Visitors also inspected a cooking chickee, where some families still cook over open fires with long cypress logs several times a day. The logs are arranged in the center of the fire to symbolize the circle of life. The first log always points east, and the others are laid in the direction of the circle of life with their ends meeting in the center.

The idea of living in a chickee seems strange to most of the visitors.

“How could [the Miccosukee] live in these chickees?” wide-eyed, 8-year-old Ryan Gesten of Chicago inquired incredulously of his father David.

“They were smart people,” answered David. “Smart and determined to survive.”

A long and narrow canoe is displayed under a chickee. The Miccosukee would carve a canoe out of a single cypress log for about two years before it was complete. Before the motorized airboats now popular in the Glades, these canoes were the sole means of transportation from hammock to hammock through the swamps. The canoes can transport many people, as well as carcasses of alligators and other beasts hunted for food.

“To carve such a long canoe seems so difficult,” said visitor Pietro Esposito of Italy. “That takes some true skill.”

A set of chickees in the middle of the village hold beautiful crafts, baskets and other handiwork created by the native men and women. The men carve arrows, bows, and canoes, while the women craft dolls, jewelry, baskets, handbags and clothing. Quiet and observant tribe members sell souvenirs from the chickees.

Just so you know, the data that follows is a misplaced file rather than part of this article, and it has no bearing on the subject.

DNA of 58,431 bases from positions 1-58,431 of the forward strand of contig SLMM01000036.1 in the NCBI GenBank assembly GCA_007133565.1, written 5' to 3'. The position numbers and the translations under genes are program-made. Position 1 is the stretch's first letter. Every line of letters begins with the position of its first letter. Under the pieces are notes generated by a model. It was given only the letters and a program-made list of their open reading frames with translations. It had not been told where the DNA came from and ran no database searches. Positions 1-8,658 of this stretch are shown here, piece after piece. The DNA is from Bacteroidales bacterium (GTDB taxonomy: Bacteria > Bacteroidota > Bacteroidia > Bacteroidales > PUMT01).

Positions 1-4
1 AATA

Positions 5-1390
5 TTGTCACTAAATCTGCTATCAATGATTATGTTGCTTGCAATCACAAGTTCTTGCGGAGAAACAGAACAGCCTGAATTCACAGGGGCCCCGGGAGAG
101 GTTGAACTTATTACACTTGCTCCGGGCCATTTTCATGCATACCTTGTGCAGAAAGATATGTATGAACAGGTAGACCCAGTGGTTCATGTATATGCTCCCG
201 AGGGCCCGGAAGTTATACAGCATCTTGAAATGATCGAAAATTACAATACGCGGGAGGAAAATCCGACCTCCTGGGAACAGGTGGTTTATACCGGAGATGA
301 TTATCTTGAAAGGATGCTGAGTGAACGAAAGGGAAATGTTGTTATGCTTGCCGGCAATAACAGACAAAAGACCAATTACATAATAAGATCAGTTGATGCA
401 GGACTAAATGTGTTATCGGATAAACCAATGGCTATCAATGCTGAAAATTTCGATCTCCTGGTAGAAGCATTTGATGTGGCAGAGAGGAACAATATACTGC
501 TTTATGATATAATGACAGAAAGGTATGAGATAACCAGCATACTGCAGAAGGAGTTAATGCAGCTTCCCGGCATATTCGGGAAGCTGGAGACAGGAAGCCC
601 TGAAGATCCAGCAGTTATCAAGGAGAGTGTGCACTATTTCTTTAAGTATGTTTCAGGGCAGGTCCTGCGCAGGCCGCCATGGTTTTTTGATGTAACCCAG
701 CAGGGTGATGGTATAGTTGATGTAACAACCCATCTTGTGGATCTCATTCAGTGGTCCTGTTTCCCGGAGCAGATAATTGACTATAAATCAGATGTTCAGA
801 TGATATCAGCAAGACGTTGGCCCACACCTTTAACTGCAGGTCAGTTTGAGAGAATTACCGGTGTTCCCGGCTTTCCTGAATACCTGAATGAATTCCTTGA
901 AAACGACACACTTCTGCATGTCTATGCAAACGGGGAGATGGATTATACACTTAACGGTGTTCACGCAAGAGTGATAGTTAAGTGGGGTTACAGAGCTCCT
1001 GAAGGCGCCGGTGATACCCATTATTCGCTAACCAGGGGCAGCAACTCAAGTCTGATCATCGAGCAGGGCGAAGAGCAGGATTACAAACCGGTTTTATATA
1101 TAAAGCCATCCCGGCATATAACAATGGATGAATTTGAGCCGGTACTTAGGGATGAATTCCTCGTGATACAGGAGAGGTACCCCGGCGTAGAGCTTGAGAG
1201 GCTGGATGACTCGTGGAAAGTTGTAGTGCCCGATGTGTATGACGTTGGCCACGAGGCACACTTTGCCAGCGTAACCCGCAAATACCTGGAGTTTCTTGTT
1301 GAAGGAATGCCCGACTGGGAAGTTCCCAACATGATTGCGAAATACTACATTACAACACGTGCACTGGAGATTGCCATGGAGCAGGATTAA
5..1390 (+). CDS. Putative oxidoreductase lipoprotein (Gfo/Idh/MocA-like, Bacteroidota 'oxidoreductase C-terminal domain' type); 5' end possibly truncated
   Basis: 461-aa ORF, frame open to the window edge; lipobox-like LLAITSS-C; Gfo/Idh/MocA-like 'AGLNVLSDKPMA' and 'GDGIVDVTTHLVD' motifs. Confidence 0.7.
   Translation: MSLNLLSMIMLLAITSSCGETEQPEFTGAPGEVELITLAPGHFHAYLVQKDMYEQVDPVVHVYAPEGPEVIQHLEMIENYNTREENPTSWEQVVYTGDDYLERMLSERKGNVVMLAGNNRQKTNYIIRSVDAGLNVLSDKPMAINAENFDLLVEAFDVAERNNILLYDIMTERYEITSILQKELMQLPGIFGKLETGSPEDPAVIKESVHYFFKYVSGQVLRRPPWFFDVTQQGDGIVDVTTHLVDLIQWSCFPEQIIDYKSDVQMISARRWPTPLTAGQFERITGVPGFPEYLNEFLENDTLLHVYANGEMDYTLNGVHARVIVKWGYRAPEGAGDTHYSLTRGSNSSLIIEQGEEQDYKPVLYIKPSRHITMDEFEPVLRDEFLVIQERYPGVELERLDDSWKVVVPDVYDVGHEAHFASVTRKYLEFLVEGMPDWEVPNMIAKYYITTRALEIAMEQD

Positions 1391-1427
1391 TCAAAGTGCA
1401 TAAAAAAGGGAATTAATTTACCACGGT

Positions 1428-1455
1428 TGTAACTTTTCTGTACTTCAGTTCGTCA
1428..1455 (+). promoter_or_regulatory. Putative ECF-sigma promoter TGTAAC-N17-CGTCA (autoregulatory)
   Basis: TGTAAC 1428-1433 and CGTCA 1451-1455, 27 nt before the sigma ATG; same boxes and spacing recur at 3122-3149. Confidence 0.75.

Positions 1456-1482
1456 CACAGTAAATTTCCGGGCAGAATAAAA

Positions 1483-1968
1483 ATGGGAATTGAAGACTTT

Lisa Diaz of Miami asked one of the women if the tribe’s men really helped make some the crafts because she found it so unbelievable that men would care to create crafts. Laughing softly, the middle-aged Miccosukee woman hesitated and replied, “Yes, they really do help us.”

A wooden boardwalk built amidst the thick brown sawgrass allows visitors to take a nature walk and stare out at acres and acres of the River of Grass. The earth below the boardwalk is murky with black water. A couple old wooden huts on the path of the boardwalk serve as lookout towers through the long blades of endless grass.

“Now, this is breathtaking,” said visitor Fabiola Diaz of Miami, emphasizing each word to her sister Lisa as they stared at the scenery through the open windows. “When I see such awesome beauty, I just want to praise God for making it all.”

The boardwalk leads to the village’s museum. The Miccosukee Museum was started in 1983, and it features clothing, paintings and artifacts from the tribe. Visitors can watch a short film on the tribe’s history. One room’s walls are covered with photographs of tribe members across generations. In another room, native attire for men and women are displayed behind glass cases and the tour guide told the tourists of their significance.